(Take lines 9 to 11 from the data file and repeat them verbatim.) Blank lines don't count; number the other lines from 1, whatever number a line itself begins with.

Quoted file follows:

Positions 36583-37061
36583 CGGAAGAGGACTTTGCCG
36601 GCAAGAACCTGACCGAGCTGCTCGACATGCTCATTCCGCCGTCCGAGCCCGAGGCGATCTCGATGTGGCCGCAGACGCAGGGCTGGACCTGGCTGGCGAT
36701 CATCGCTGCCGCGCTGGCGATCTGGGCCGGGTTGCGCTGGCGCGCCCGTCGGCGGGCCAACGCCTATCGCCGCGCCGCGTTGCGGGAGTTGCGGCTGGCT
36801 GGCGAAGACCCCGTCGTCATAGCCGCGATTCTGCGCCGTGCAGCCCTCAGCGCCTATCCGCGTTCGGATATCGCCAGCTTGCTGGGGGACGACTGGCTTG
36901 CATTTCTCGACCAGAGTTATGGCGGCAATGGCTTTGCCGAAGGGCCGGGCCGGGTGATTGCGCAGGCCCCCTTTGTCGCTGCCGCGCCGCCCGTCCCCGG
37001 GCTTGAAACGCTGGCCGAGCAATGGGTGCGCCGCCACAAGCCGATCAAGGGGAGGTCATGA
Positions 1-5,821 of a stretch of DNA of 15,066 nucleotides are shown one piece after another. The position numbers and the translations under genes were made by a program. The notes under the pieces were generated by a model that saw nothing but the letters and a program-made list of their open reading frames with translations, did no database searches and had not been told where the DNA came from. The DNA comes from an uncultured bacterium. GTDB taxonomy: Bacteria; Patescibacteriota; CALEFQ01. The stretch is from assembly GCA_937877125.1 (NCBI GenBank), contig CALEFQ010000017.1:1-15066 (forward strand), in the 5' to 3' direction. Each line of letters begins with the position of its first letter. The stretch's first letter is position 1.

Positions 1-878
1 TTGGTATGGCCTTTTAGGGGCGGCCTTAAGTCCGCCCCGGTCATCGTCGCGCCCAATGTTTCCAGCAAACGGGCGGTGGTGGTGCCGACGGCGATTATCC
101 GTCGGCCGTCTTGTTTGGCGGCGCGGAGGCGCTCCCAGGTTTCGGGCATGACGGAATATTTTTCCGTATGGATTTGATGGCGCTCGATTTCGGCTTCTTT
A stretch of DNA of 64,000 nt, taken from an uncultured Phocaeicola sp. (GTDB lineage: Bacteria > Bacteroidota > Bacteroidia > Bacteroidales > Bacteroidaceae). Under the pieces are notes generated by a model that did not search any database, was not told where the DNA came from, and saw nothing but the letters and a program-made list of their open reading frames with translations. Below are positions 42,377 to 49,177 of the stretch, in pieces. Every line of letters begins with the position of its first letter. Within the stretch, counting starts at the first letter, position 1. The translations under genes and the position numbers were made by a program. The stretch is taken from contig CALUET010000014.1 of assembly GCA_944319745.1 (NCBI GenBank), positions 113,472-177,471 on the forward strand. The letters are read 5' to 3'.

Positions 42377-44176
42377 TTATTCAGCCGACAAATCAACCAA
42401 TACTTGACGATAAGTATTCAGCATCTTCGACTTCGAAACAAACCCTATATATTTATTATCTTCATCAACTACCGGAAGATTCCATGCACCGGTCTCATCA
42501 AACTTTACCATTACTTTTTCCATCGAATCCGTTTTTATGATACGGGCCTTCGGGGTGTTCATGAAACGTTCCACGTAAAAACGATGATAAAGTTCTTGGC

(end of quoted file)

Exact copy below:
Positions 1-878
1 TTGGTATGGCCTTTTAGGGGCGGCCTTAAGTCCGCCCCGGTCATCGTCGCGCCCAATGTTTCCAGCAAACGGGCGGTGGTGGTGCCGACGGCGATTATCC
101 GTCGGCCGTCTTGTTTGGCGGCGCGGAGGCGCTCCCAGGTTTCGGGCATGACGGAATATTTTTCCGTATGGATTTGATGGCGCTCGATTTCGGCTTCTTT